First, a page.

Any writer contemplating publishing his own book may gather from the little I have written that it is, after all, quite a business. Getting the book printed and bound as you wish it is quite a job in itself, but it is nothing compared with selling it. You probably have in your mind the eager public that is impatiently waiting to plunk down anywhere from $2 to $3.50 for a copy of your book that you know is a potential bestseller, but they are not the people you have to sell. No sir! You have to sell a few thousand keen, hardboiled buyers for retail stores who already have some forty thousand books on their shelves that they can't sell.

Advertising a book is simple. We make a definite appropriation for each book, and turn the job over to an advertising agency in New York City that specializes in book advertising. They submit a campaign; and after we approve it, they attend to everything.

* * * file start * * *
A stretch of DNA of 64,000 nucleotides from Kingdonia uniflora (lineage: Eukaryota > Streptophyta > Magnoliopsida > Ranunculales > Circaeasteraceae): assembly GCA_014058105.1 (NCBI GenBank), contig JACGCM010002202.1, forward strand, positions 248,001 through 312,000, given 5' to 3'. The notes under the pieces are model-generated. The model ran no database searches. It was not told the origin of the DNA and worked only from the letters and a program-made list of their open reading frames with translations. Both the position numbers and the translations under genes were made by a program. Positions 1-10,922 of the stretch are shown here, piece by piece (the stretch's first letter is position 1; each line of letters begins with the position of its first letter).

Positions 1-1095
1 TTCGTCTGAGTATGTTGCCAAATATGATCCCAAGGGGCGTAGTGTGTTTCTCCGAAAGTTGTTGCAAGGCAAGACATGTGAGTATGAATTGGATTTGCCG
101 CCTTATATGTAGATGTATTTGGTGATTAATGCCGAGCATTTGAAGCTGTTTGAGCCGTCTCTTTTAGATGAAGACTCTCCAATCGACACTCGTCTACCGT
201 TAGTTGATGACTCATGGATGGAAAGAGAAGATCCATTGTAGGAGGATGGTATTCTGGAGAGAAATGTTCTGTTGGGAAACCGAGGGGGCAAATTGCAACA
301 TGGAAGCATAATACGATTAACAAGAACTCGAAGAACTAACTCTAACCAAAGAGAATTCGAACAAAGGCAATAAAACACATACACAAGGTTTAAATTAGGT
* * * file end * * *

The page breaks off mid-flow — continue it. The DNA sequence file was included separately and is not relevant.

Work on the publishing of a book starts many months before publishing date. Because we are in a position to do so, we begin possibly earlier than is absolutely necessary; but we have found that it saves a great many last-minute headaches, ensures more satisfactory results and the prompt meeting of delivery commitments of publication date. Our fall book is always scheduled for September 1st publication; and we have already gotten that underway, in March. The first step is to turn the manuscript over to the artist, and after he has read it we discuss jacket and text illustrations; he then submits rough pencil sketches for approval. The jacket it he first thing we need, as we must have it long before publication date for advertising purposes and as wrappers for dummies used by salesmen.